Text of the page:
Again we fall to corruption. Absolute rule ruins absolutely. Continuous interruption. Brainwashing's over for the day.
Too much snow here. Go home, go home! Wise men on strike. Go home, go home, go home! Grasshoppers, no hopping on the grass or else you'll nver see another day of class.
Again we fall to corruption. Go home, go home! Absolute rule ruins absolutely. Go home, go home, go home! Continuous, strenuous interruption. The brainwashing never ends when the day is done.
Again we fall to corruption. absolute rule ruins absolutely. Continuous interruption. Brainwashing's over for the days.
Learn little grasshoppers; not from wise men, but from yourself.

*Blessed be to all and keep your mind and eyes open.*



posted on Sep, 17 2006 @ 03:02 PM
link   

Originally posted by The Black Widow
'No Child Left Behind' Act... is this what we have come down to?


Sadly, BW, yes. The US wants to compare itself to other countries who handle education in a much different manner. In other countries, tests are given to students at around the age of 12. These tests determine aptitude, and students are then provided education for their aptitude and interest. There are courses for university, general, and vocation, and maybe separate coursework for people with very limited abilities (this prevents someone with an IQ of, say, 65 from being penalized for not mastering abstract algebra, as happens to schools and individuals in NCLB).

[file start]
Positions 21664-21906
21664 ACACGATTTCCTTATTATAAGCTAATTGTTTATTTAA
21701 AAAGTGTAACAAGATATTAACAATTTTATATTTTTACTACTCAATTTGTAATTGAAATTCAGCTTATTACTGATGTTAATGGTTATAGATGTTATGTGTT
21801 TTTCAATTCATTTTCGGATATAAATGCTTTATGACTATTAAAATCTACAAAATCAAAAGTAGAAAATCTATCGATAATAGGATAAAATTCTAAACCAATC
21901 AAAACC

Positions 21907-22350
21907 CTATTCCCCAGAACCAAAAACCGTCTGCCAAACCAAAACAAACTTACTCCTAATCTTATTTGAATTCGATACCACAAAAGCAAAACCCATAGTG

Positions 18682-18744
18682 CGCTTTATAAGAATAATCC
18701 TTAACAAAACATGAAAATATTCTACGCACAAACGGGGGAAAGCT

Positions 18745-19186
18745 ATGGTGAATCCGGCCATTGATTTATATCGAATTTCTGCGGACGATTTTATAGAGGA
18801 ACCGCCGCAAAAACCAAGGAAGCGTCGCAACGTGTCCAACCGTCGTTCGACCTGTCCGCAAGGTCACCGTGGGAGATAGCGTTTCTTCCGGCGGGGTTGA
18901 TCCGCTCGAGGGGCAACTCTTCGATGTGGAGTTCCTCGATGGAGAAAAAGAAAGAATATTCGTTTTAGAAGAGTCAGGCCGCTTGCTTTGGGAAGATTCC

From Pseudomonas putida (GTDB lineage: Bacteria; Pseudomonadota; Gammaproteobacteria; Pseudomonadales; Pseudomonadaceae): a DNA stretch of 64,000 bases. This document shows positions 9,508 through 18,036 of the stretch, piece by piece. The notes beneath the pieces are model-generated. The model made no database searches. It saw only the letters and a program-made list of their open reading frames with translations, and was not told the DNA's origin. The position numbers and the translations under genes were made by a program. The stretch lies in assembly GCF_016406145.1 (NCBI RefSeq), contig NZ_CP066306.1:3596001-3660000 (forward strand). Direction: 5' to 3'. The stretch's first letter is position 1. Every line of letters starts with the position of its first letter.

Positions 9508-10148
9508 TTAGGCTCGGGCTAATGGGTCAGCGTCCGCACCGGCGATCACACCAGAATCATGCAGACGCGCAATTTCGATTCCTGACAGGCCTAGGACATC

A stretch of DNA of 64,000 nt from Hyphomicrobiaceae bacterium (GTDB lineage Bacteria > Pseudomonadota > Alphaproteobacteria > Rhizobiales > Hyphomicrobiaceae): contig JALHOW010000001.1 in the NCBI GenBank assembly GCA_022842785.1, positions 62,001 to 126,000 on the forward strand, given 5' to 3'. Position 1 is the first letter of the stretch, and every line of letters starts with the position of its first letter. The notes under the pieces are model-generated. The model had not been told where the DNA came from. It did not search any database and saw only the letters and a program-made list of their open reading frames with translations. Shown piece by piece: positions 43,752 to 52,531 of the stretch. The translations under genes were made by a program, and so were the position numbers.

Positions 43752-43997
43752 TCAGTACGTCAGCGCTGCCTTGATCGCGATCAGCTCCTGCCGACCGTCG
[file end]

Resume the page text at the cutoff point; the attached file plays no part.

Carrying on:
After about two more years, students are tested again to see again where they might go.

We did need to make students more accountable, but we are going about it all wrong still, by making one set of standards for all. This one size fits all makes those with low IQs feel like failures and those at the other side of the continuum maybe feel they haven't gotten what they need, as university is not for everyone. How many bright students start university then drop out for a career not requiring college?

And for those who desire college, let's help out those who do everything we tell them to do to gain admission but can't afford it. Let's stop bribing students to join the military in order to fund their college.

Life IS more complicated today, BW. Continue to use your wisdom, intelligence and creativity for your good and the good of others.



posted on Sep, 17 2006 @ 03:32 PM
link   
Thanks, desert, I will.



posted on Sep, 17 2006 @ 03:41 PM
link